James Abbott McNeil Whistler – Nocturne: le fleuve à Battersea (1878)

What Slow Cinema meant to me personally is that it allowed me to slow down, to take my time, to record what was happening on screen, which I couldn’t do with action blockbusters anymore.

On recherche les oeuvres capable de compenser ses fragilités intérieurs, d’aider à trouver un juste milieu. … L’art peut aider à gagner du temps, et même sauver la vie.

De Botton and Armstrong note a trait of art (and, I believe, film), which became essential in the early phase of my struggling with PTSD. Art(film) can save one’s life. This is very much connected to the unconscious I mentioned above and the attraction to specific art works and art genres during different phases of our lives. But it’s not all about individual deficiencies. Art also has a meaning to the collective, to society, to us as humanity. And one thing that stood out for me in the book is the very simple (but maybe too simple for us to consider it) argument that we tend to get used to things too quickly, especially in our developed, capitalist, consumer societies.

Un de nos grands défauts, et un des grans obstacles à notre bonheur, est la difficulté à prendre note de ce qui nous entoure.

We no longer notice what is around us. We simply don’t have the time (we think!). When have you last looked at a tree for longer than a couple seconds? When have you touched its bark in order to feel what a tree feels like? As the books’ authors argue, these things are not “spectacular”. But they’re necessary in our becoming one with our environment, and in our search for contentment and an emotional equilibrium. They argue that art can help with this by depicting the ordinary, the kind of things we overlook nowadays because we think they don’t play a major role in our lives. At the same time, and I argued this before here on this blog, this is exactly what our lives are about: it’s the ordinary. Our lives aren’t spectacular, for the most part.

Slow films, just like static art, can help us notice this, notice the ordinary, identify with it, realise that this is what our life is like…and, perhaps most important, that we’re not alone with this. Our life nowadays consist of a constant desire of something better, something spectacular, something that takes us out of the routine. What we forget in this constant desire is our own life, and ourselves. To me, Slow Cinema can play an important role in returning us to our roots. It can remind us who we really are and what we should focus on first of all in order to reach an equilibrium inside ourselves.

Frederic Edwin Church – L’Iceberg (1891)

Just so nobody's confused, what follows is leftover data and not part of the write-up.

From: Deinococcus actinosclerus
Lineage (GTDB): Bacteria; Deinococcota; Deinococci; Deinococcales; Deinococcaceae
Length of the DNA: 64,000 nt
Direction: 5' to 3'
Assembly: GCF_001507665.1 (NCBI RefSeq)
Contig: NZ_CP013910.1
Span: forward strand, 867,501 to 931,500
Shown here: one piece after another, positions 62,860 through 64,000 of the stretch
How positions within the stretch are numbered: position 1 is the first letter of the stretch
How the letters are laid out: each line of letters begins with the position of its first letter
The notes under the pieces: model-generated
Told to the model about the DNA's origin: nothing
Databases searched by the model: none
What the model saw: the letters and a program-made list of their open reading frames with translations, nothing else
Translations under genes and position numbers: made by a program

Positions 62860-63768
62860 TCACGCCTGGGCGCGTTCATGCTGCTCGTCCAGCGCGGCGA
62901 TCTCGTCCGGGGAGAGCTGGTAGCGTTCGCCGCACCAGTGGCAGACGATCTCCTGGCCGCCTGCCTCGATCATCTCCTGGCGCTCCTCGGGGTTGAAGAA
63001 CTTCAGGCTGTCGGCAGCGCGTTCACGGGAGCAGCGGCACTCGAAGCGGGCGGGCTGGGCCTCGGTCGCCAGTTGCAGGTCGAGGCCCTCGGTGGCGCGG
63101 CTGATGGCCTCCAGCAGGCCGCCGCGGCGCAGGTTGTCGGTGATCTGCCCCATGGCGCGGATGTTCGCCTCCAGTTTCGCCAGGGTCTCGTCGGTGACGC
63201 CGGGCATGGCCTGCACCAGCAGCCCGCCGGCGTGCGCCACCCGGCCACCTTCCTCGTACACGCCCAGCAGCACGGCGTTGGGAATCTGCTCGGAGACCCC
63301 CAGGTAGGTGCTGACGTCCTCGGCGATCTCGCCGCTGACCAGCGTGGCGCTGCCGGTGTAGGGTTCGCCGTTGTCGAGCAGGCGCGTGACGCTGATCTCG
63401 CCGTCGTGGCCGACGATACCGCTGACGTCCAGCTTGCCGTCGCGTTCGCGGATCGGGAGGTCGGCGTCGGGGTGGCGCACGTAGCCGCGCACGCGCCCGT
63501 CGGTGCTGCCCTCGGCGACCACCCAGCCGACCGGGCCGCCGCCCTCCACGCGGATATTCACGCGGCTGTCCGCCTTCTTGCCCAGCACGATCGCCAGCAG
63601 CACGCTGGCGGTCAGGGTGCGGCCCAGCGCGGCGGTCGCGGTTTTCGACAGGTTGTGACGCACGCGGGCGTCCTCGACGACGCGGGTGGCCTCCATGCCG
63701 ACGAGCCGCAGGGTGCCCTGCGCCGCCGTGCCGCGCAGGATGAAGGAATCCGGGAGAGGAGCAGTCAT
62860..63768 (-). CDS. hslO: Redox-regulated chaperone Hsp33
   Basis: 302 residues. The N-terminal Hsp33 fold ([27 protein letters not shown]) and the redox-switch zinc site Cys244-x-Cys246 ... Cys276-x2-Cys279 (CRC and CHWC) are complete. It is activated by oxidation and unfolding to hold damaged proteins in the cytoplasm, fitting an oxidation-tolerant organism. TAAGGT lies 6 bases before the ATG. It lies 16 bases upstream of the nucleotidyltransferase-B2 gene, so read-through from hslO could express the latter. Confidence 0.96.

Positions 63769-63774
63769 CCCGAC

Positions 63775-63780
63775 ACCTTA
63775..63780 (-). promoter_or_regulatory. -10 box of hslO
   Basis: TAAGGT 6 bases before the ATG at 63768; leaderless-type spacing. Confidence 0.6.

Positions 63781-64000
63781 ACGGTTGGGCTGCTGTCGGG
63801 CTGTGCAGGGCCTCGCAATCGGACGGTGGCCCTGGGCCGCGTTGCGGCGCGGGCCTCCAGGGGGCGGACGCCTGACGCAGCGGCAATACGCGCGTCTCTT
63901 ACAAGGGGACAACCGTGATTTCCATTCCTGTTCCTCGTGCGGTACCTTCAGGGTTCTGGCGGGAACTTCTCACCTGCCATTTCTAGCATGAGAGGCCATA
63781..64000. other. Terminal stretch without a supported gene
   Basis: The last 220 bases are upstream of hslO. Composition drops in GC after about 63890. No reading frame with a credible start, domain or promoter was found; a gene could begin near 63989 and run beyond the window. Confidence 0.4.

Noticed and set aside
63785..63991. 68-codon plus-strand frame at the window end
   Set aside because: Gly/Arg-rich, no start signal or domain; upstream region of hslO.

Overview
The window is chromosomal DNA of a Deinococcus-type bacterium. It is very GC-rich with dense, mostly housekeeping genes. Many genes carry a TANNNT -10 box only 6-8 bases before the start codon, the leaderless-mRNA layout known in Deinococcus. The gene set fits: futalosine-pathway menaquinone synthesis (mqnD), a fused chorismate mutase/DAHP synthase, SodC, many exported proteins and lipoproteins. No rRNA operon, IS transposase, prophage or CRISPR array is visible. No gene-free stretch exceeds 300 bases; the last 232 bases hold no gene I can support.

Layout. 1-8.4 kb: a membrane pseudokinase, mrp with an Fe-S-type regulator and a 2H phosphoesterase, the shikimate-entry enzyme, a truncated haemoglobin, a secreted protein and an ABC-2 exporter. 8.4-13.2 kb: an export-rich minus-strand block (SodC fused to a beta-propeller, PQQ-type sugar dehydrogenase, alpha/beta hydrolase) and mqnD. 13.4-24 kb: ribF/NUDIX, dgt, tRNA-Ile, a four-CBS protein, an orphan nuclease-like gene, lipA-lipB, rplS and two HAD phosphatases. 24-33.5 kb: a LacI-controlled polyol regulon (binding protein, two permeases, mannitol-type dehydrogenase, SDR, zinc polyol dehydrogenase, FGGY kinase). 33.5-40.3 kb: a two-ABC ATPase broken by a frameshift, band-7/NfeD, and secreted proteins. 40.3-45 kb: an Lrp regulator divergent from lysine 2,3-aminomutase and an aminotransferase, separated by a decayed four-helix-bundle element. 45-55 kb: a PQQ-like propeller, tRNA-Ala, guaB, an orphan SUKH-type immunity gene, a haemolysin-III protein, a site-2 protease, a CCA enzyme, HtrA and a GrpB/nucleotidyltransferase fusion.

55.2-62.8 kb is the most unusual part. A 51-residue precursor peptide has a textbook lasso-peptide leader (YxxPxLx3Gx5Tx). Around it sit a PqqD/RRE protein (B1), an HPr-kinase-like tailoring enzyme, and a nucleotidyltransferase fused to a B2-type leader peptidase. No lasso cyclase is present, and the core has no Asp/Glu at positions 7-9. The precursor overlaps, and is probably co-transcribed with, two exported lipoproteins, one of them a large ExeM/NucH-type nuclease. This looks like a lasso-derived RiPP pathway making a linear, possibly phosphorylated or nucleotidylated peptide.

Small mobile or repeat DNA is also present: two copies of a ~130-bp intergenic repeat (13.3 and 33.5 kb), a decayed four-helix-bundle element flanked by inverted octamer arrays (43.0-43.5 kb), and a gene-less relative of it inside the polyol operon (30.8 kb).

I would like to mention one last essential argument, which brings me back to Slow Cinema and boredom. It is now THE argument against cinematic slowness: it’s boring. Slow films are not the only films that are considered boring. And film, as a form of art, is not the only art form which struggles with this. To me, it has always been like this, in part, because of the way we are taught film or art respectively. I was happy to see the same argument in de Botton and Armstrong’s book.

Les idées au sujet de la valeur artistique ne se forment pas spontanément. Elles résultent de systèmes complexes de mécénat, d’idéologie et d’éducation, soutenus pas l’enseignement universitaire et les musées, qui à eux tous forment notre conception de la valeur artistique.

It is, in short, our surrounding that defines artistic value. Political ideology, education, museums – they all have a stake in the way we look at art and what we consider to be “good art” or “high art”, and what is to be discarded as junk. In parts, I believe that Slow Cinema is rejected by so many because no one teaches them their potential value. There is nothing outstanding about them, no. As I said above, they show the average life, and I believe this is exactly why some people deny those films the value they deserve for making us aware of what we have stopped seeing, stopped valuing. If slow films are to be more acknowledged, educational institutions need to take part in this. At the same time, it is possible to break out of this circle and free oneself from the traditional teachings of what is good and what is useless. It is very much a mind thing. It’s about freeing your mind, about liberating your thinking, and then you can enjoy what you really like, and not what society tells us is worth liking.